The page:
Well, at least he did not get 5 years in jail and 5,000 slashes. Although he deserves it. Not because he had sex with employees, but because he grossed us out by actually having sex. I thought he was like a monk of some kind.

  13. JM says:

    DL’s best years are FAR BEHIND him….get this stupid old reprobate off TV. The staffers who slept with him must be pretty hard up, or just losers.

  14. Dave says:

    This brings up an interesting point. Since when does it become only David Letterman’s fault? does it not take two to tango? In other words, isn’t the blame equally distributed on both the man and woman involved. I don’t believe anyone was claiming rape so it was probably agreeable between the to involved. Let’s get real here and NOW should back off and get laid themselves and then they would probably settle down too.
    The best advise for anyone is, “NEVER DIP YOUR PEN IN COMPANY INK” unless you want it on the front pages of the New York Times!

  15. Toni says:

    I find it most curious that NOW has decided to step forward against Mr. Letterman. They were deafeningly quiet during the Clinton spectacle but into this they wanted to wade. There has been no indication from any of the women involved that they were coerced or forced or threatened into a relationship with him. They are adult enough to work in the City, live in (or near) the City, eat-drink-and be merry in the City but they aren’t able to handle a workplace romance. Big bad boss MUST have taken advantage. Consensual sex between co-workers is impossible. Let’s get serious.

    And what about Mr. Halderman? Wasn’t he the big, bad boss that took advantage as well? According to reports today he was quite promiscuous with staffers while at CBS. And while he was married. And he bragged to other co-workers about it. But where is NOW on that? Perhaps they feel sorry for him because his wife moved away with his children. Should we ask why they divorced? Or that doesn’t matter.

    What about everyone at NOW? Ready for your lives to be revealed? Maybe it’s not just white men right of the aisle that are hypocrites – in this arena anyway.

    Men and women make questionable (at best!) choices when it comes to romance all the time. Ask Bill Clinton. Ask many members of Congress. Ask the clergymen. Ask your neighbors. Ask your families. Chances are there are answers there that are better not known. Which is where I end up on all these “revelations” – it’s not my business. As long as there are adults involved and it’s consensual, it’s not my business and it shouldn’t be fodder for the press. There are more important things to worry about.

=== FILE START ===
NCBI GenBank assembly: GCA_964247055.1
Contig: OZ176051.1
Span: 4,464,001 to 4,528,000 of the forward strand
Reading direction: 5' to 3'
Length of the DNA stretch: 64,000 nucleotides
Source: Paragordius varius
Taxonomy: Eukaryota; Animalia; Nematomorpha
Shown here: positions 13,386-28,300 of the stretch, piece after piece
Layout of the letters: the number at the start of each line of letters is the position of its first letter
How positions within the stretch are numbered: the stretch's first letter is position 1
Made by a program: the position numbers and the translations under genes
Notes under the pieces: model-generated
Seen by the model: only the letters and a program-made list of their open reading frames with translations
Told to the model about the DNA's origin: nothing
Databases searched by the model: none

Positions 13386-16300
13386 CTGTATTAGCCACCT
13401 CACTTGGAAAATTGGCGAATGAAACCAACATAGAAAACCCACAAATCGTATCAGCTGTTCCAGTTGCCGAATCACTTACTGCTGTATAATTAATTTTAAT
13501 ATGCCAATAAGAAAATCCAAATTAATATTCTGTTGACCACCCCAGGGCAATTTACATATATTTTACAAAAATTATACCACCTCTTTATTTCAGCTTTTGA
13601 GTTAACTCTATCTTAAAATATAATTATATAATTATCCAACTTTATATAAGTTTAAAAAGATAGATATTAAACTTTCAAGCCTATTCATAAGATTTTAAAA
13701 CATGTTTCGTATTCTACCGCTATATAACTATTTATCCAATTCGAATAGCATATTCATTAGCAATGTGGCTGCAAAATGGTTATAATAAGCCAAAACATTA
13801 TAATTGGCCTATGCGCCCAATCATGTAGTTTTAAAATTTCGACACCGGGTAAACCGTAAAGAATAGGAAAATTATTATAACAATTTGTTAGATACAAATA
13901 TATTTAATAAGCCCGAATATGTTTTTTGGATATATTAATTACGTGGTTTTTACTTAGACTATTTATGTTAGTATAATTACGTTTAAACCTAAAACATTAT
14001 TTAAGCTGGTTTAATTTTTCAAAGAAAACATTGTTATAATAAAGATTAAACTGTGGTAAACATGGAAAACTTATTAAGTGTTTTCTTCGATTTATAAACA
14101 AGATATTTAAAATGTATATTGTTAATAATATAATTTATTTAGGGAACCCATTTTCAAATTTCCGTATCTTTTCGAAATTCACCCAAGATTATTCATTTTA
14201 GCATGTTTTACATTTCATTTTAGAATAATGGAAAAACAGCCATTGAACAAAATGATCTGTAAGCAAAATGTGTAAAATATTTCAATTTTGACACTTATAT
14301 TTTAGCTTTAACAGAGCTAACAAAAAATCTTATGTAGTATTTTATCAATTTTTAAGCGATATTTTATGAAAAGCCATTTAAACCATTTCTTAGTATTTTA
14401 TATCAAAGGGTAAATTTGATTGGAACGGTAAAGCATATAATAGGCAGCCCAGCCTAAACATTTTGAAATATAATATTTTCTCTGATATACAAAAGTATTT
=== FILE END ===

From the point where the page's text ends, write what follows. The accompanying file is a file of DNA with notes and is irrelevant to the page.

One more thing – where is NOW when it comes to Roman Polanski? Now there’s a real story and one that needs to be told. And it should be told so we can protect the children. Maybe if we protect them when they’re young, we can teach them self-respect and they’ll make better decisions as adults.

  16. jennifer says:

    corrections; if you were raped or harassed, get our resume in order, go to HR, and leave. If you were seduced, own up to your own weakness, and stop going along with it. Polish your resume in any case, and go to HR AND the top brass!

  17. Char Hinners says:

    I wish the media would stop calling the liaisons Letterman had with the women as “affairs”! That is only in regard to married people and these were obviously consensual and the women were surely old enough to know better!

  18. jennifer says:

    These women could have said no. All they had to do was go to HR to file a complaint, and get their resume in order so they could leave w/o a problem. They could also have files a sexual harassment case against the man themselves. So far, I have only heard “It wasn’t my fault, he had the power! Poor me, I have no power, I am so powerless against any man who hires me, I am only a woman, pity me!” I am a woman, and I get mad when women do this. You are all adults; if you go along with it, you are by definition not being forced. Rape is rape, and power is power. If you were raped or harassed, stop doing it and file a suit. If you were seduced, and you are an adult, then you have the power to stop. Don’t blame anyone else for your lack of self-confidence!

  19. Rick says:

    SO, NOW determines, without true cause or verification of fact, that Letterman created an oppressive workplace. Did any of the women object, reject or report an oppressive relationship? NO? Gee, NOW, what next?

    Did Letterman take advantage of his “power” position in soliciting sex? YES! Did any of the women solicitated agree based on any other criteria? WHO KNOWS? Certaintly not the NOW contingency.

    IS HE SCUM? YES! But the generalization that NOW puts out has no basis in fact, and is just political CRAP!

  20. It is rich that NOW is complaining about how the National Organization of Women is characterizing Letterman’s having sex with subordinates has raised “raised serious issues about the abuse of power leading to an inappropriate, if not hostile, workplace environment for women.”

    I recall that very same organization defending a certain president of the united states for the very same thing — and indeed portrayed him as a victim.

    Ideology comes first.